Interaction is driving force of Motor Show

After years of high-profile departures and absentees, there are signs confidence is returning to the British Motor Show as the organisers concentrate on the ‘experience’, says John Stones

The marketing extravaganza that is the British Motor Show is attempting to redefine itself following years of decline and high-profile desertions.

Car manufacturers have been turning their backs on the show, choosing to launch their models at the grander shows in Geneva, Tokyo, Detroit, Paris and Frankfurt instead, while attendances at the British Motor Show have been in steady decline, from 700,000 in 1998 to only 485,000 in 2002.

The organiser, the Society of Motor Manufacturers and Traders (SMMT), last year decided to convene a steering committee made up of the industry’s marketing directors, who sign along the dotted line for the multi-million cost of attending the show.

The marketing directors decided the show needed a new direction. They quickly agreed to take a leaf out of Mini’s book and emulate BMW’s Mini Live Adventure, a show featuring the cars being put through their paces by stunt drivers. They are hoping the more experiential format will entice 600,000 people through the doors.

“From cars on carpets to a driving show for all the family” is how Andrew Andersz, public relations director of The Sunday Times Motor Show Live (to give it its formal title), describes the change. The experiential format of Mini Live Adventures is being extended to incorporate a variety of interactive events, from an off-road course to test drives, and an arena-based show, Motropolis, at extra charge.

The £1m sponsorship by The Sunday Times also means that the show has the support of News International. American Express and Classic FM are also sponsoring the event, while European Union grants have funded a £1.2m television campaign.

While the exhibitors are naturally upbeat about the new format, there are notable absences. BMW and Alfa Romeo will not be exhibiting, and Mercedes-Benz will only be showing its SLR McLaren supercar and Maybach luxury saloon.

BMW’s decision not to attend has drawn accusations of arrogance. However, its quintessentially British marques Mini and Rolls-Royce are exhibiting. A BMW spokesman says: “For the ‘A’ word to creep in is inappropriate. It is not meant as a snub.”

For BMW, the Motor Show is not interactive enough, and the Bavarian marque prefers to spend its money on invitation-only driving events at its BMW Performance Centre at the Rockingham race circuit. “Instead of static displays, we prefer events where people can drive the cars,” a spokesman says.

For its part, Alfa Romeo is channelling its marketing spend into support of the European Touring Car Championships, which it currently leads, when the event arrives in the UK later this year.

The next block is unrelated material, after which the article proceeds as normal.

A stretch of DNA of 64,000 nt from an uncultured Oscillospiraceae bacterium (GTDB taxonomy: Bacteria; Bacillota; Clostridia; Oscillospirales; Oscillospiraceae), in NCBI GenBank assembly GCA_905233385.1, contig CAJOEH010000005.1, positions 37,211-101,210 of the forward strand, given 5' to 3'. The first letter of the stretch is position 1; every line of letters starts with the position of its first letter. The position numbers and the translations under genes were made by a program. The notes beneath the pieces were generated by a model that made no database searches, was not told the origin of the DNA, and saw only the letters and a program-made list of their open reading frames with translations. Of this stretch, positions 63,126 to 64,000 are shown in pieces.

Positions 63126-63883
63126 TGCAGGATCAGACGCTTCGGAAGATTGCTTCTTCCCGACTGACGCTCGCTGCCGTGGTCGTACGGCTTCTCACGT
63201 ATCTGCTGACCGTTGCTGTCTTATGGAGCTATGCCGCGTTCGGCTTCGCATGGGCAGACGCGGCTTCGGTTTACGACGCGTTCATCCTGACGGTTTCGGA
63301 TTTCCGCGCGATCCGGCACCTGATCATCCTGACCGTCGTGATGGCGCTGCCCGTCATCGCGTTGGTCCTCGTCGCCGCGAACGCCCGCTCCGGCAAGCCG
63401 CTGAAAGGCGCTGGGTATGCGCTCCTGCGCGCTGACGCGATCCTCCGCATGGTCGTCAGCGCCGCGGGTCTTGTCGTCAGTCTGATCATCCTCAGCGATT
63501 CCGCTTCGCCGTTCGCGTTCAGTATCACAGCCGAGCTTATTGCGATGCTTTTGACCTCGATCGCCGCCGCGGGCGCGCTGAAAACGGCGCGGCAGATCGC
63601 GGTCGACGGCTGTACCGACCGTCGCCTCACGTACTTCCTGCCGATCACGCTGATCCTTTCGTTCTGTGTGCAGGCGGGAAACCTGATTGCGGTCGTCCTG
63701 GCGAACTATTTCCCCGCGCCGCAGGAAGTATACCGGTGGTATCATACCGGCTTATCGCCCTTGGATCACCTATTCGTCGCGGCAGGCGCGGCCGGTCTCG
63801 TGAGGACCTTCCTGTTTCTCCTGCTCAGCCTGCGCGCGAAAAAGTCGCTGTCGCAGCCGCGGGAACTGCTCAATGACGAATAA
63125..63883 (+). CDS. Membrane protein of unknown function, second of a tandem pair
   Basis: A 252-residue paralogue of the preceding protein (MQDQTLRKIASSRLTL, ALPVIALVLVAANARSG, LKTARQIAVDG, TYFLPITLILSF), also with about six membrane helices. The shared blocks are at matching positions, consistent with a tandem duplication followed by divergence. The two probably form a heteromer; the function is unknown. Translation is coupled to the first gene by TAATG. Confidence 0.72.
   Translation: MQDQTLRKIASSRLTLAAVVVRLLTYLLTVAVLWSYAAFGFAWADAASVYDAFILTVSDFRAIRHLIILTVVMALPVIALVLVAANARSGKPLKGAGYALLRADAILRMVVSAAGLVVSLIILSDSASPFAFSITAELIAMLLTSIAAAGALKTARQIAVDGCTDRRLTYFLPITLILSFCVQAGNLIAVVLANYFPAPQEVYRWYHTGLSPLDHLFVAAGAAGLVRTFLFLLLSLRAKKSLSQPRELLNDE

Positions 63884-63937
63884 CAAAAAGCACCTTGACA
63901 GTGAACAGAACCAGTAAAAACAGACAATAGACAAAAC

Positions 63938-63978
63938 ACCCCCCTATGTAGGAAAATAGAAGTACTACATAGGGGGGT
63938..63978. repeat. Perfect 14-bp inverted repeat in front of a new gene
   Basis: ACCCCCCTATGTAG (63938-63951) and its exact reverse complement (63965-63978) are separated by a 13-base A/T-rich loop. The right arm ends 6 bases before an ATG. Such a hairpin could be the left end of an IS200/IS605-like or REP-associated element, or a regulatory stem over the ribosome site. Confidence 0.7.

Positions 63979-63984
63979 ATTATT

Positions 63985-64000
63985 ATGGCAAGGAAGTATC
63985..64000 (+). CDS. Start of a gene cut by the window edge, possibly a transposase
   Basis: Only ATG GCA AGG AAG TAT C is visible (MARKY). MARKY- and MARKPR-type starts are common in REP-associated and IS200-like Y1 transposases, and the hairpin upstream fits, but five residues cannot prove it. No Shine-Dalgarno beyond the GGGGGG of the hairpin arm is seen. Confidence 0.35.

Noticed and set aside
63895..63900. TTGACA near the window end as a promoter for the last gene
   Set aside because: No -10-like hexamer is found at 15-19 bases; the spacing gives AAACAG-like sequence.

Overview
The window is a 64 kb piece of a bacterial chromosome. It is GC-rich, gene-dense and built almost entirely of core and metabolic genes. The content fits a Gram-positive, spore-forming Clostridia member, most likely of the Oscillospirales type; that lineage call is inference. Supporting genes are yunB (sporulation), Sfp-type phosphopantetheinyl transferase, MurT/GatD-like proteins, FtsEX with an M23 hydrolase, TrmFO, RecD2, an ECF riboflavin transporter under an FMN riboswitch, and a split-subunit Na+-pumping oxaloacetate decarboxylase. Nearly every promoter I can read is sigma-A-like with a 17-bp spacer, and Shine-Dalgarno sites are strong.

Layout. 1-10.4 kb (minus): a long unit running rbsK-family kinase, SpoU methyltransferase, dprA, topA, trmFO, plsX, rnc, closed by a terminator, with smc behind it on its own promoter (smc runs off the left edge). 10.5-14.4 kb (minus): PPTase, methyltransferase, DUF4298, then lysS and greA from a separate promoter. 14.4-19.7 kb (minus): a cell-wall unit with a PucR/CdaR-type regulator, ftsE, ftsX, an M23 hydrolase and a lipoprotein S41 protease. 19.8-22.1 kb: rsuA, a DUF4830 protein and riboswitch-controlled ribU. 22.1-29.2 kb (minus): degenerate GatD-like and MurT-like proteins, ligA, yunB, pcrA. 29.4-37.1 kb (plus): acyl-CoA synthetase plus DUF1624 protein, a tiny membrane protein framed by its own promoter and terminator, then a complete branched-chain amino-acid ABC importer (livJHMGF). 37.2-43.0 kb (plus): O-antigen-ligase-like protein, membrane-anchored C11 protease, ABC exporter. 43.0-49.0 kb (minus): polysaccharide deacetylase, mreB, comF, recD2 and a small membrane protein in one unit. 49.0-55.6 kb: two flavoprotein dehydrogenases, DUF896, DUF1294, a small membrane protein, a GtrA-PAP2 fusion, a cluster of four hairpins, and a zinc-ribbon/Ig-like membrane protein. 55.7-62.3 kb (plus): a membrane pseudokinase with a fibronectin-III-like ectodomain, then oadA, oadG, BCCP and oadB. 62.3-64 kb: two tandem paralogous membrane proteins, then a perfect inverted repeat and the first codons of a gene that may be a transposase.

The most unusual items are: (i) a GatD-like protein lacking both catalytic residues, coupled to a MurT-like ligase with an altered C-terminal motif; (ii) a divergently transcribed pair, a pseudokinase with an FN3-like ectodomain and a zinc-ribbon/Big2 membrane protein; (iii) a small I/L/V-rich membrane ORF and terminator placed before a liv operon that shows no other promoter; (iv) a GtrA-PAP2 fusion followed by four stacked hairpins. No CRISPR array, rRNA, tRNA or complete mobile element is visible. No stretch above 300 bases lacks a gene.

The SMMT describes BMW’s decision as “disappointing”. Citroën public affairs director Marc Raven is more scathing: “Whether BMW’s decision not to attend the Motor Show is damaging for the show or BMW, the British people will decide.”

Unlike BMW, Citroën feels there is a need to foster loyalty among existing customers, by displaying its future direction. It welcomes the new approach of the Disney-esque formula of the Motropolis, the live display in which its C2 hatchback will feature.

Vauxhall marketing director Andy Gilson also feels that attendance is crucial for his marque. He says: “As a good British brand we like to support the Motor Show.” Vauxhall will be launching VXR, its new performance brand at the show.

Ford’s exhibit at the show is tied into a sales promotion to coincide with its product placement in the Thunderbirds film, due for release later this year. Ford is digging a lake at the NEC for its stand to recreate Tracy Island. The family-friendly approach is very different from the “dolly birds on bonnets” tactic historically associated with car advertising, and which drew scathing criticism from Secretary of State for Trade and Industry Patricia Hewitt a couple of years ago.

And there is a sign that confidence is returning to the Motor Show. Renault, for the first time, has a world premiere in the UK – unveiling the Modus. It points out that the UK is its third-largest market (which incidentally is also the case for absentees Mercedes and BMW).

While BMW and Alfa Romeo feel they have better uses for their marketing budgets, Citroën’s Raven says the Motor Show provides an ideal audience. Unlike TV advertising, the event has a captive audience that is self-selecting and interested in cars. And as a mass-market manufacturer, Citroën is providing exactly the cars that the families attending might buy.

But at the other end of the spectrum, Ferrari and Maserati head of marketing James Pillar says the Motor Show is essential to maintain public awareness. He also admits that there is an acknowledgement that Ferrari is very important for the Motor Show.

Ferrari’s attendance at the Motor Show (and at the Goodwood Festival of Speed) is its only public marketing, says Pillar – the rest of its activity revolves around private events.

Whether or not the British Motor Show succeeds in regaining its former stature, the experiential approach to marketing cars looks set to grow.


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